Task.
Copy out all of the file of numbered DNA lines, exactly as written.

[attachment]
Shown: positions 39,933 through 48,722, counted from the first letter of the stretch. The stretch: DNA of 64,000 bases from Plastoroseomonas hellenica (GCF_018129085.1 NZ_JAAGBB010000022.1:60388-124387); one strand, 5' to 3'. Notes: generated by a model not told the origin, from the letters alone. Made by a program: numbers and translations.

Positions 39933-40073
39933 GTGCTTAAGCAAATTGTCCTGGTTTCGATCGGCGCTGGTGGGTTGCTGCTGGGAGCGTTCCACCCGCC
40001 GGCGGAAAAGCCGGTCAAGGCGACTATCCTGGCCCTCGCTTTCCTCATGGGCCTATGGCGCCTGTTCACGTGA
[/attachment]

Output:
Shown: positions 39,933 through 48,722, counted from the first letter of the stretch. The stretch: DNA of 64,000 bases from Plastoroseomonas hellenica (GCF_018129085.1 NZ_JAAGBB010000022.1:60388-124387); one strand, 5' to 3'. Notes: generated by a model not told the origin, from the letters alone. Made by a program: numbers and translations.

Positions 39933-40073
39933 GTGCTTAAGCAAATTGTCCTGGTTTCGATCGGCGCTGGTGGGTTGCTGCTGGGAGCGTTCCACCCGCC
40001 GGCGGAAAAGCCGGTCAAGGCGACTATCCTGGCCCTCGCTTTCCTCATGGGCCTATGGCGCCTGTTCACGTGA